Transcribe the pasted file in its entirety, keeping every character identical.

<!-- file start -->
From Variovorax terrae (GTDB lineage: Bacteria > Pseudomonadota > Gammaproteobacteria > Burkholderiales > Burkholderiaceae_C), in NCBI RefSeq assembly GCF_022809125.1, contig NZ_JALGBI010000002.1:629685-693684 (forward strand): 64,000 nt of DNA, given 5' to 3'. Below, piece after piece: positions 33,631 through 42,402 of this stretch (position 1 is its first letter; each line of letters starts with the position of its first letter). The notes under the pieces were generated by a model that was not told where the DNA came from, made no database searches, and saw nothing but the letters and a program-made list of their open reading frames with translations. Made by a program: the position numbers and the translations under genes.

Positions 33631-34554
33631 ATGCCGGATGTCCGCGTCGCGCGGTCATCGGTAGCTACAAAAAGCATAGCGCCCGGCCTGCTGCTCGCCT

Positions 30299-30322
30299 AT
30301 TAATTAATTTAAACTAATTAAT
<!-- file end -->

From Variovorax terrae (GTDB lineage: Bacteria > Pseudomonadota > Gammaproteobacteria > Burkholderiales > Burkholderiaceae_C), in NCBI RefSeq assembly GCF_022809125.1, contig NZ_JALGBI010000002.1:629685-693684 (forward strand): 64,000 nt of DNA, given 5' to 3'. Below, piece after piece: positions 33,631 through 42,402 of this stretch (position 1 is its first letter; each line of letters starts with the position of its first letter). The notes under the pieces were generated by a model that was not told where the DNA came from, made no database searches, and saw nothing but the letters and a program-made list of their open reading frames with translations. Made by a program: the position numbers and the translations under genes.

Positions 33631-34554
33631 ATGCCGGATGTCCGCGTCGCGCGGTCATCGGTAGCTACAAAAAGCATAGCGCCCGGCCTGCTGCTCGCCT

Positions 30299-30322
30299 AT
30301 TAATTAATTTAAACTAATTAAT